Some light holiday reading!
"Failure seldom stops you. What stops you is the fear of failure." - Jack Lemmon
Reclamation study finds shortfall of 678,522 acre-feet of water per year will be needed in basin in 2060 due to increased demand and climate change
WASHINGTON - Bureau of Reclamation Commissioner Michael L. Connor released the Lower Rio Grande Basin Study that evaluated the impacts of climate change on water demand and supply imbalances along the Rio Grande along the United States/Mexico border from Fort Quitman, Tex., to the Gulf of Mexico.
"Basin studies are an important element of the Department of the Interior’s WaterSMART initiative and give us a clearer picture of the possible future gaps between water demand and our available supplies," Commissioner Connor said. "This study of the lower Rio Grandebasin will provide water managers with science-based tools to make important future decisions as they work to meet the region’s diverse water needs. In addition, the study will help inform water management discussions between the U.S. and Mexico through the International Boundary Water Commission."
Among the findings and conclusions of the Lower Rio Grande Basin Study:
Climate change is likely to result in increased temperatures, decreased precipitation and increased evapotranspiration in the study area. As a result of climate change, a projected 86,438 acre-feet of water per year will need to be added to the 592,084 acre-feet per year of supply shortfall predicted in the existing regional planning process in 2060, for a total shortfall of 678,522.
Water supply imbalances exacerbated by climate change will greatly reduce the reliability of deliveries to all users who are dependent on deliveries of Rio Grande water via irrigation deliveries.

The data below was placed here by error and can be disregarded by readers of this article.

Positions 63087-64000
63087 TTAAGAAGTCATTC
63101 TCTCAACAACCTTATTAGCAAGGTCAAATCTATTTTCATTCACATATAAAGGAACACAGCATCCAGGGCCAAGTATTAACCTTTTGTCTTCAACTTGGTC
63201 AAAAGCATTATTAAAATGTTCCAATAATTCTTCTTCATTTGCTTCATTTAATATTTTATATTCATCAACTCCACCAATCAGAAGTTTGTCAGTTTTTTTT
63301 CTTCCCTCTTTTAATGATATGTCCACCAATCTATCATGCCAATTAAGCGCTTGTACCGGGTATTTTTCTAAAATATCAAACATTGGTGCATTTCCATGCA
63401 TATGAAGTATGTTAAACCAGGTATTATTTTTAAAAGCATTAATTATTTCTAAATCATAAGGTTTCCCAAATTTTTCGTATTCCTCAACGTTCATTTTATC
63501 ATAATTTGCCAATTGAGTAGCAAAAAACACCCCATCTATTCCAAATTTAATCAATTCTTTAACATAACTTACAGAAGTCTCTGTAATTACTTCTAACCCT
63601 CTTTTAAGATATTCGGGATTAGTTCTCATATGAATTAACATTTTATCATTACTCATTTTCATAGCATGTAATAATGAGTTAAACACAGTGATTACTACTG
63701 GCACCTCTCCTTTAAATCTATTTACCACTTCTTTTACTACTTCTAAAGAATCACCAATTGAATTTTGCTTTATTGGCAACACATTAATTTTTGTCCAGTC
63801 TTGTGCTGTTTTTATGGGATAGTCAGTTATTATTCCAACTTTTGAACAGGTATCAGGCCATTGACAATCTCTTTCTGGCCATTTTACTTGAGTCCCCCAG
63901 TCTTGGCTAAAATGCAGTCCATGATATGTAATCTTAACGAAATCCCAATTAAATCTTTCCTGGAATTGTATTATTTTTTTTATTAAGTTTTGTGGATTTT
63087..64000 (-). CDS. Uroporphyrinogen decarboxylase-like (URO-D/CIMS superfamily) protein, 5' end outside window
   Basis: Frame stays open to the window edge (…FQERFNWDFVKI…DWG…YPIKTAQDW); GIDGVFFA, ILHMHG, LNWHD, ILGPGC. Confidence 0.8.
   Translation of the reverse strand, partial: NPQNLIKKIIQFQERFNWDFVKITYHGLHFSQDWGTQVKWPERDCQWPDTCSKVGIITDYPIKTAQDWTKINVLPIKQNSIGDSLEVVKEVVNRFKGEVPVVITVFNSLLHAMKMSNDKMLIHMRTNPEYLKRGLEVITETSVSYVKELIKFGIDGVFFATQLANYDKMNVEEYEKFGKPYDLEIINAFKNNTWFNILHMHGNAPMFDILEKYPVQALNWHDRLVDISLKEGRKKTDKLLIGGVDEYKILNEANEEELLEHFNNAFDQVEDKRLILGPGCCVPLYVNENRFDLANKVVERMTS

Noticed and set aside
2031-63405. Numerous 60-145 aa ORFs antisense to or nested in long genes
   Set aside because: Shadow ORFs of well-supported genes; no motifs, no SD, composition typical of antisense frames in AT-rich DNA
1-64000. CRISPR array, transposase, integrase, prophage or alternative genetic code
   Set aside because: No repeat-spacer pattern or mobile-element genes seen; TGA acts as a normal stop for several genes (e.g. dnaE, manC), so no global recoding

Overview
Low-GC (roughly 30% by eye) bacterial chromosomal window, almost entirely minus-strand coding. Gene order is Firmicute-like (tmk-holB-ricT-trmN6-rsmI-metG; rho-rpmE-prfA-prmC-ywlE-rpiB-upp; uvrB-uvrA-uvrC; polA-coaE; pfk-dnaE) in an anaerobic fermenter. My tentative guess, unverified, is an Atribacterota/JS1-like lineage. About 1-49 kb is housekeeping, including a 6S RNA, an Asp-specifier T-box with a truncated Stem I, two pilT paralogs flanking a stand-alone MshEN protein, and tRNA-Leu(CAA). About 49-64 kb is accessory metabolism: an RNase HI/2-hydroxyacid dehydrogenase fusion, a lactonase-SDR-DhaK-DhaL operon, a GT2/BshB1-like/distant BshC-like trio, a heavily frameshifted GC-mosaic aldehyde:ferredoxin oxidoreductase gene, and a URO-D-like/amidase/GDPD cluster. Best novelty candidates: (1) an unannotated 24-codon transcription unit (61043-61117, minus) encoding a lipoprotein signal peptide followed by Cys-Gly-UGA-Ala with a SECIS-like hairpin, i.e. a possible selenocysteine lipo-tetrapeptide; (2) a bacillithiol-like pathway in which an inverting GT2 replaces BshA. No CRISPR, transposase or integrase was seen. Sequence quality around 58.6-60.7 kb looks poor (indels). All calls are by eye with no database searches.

The Study includes an acknowledgment that all water management strategies recommended through the recently adopted regional water plan are part of a needed portfolio of solutions for the Study Area.
Seawater desalination, brackish groundwater desalination, reuse and fresh groundwater development were examined as alternatives to meet future water demands. The study found that brackish groundwater development was most suitable. Further analysis was conducted; it was found that regional brackish groundwater systems would best meet the planning objective. An appraisal-level plan formulation and evaluation process was conducted to determine potential locations of each regional brackish groundwater desalination system.
The Lower Rio Grande Basin Study was developed by Reclamation and the Rio Grande Regional Water Authority and its 53 member entities. It was conducted in collaboration with the Texas Region M Planning Group, Texas Water Development Board, Texas Commission on Environmental Quality and International Boundary and Water Commission. It covered 122,400 square miles. The study cost $412,798 with the RGWRA paying for 52 percent of it.
The basin study was conducted as part of WaterSMART. WaterSMART is the U.S. Department of the Interior’s sustainable water initiative that uses the best available science to improve water conservation and help water resource managers identify strategies to narrow the gap between supply and demand. Basin studies are comprehensive water studies that define options for meeting future water demands in river basins in the western United States where imbalances in water supply and demand exist or are projected to exist. Since the program’s establishment, 19 basins have been selected to be evaluated. For more information click here.
I have to admit I am puzzled by the number of significant figures reported. So they will need 678,522 acre-feet in 2060? Really? Maybe just say 680,000 acre-feet. Perhaps the report explains this.
Anyway, enjoy! And don't worry about the numbers - take it from none other than Lord Kelvin:
“When you can measure what you are speaking about, and express it in numbers, you know something about it, when you cannot express it in numbers, your knowledge is of a meager and unsatisfactory kind; it may be the beginning of knowledge, but you have scarely, in your thoughts advanced to the stage of science.” - William Thomson (Lord Kelvin)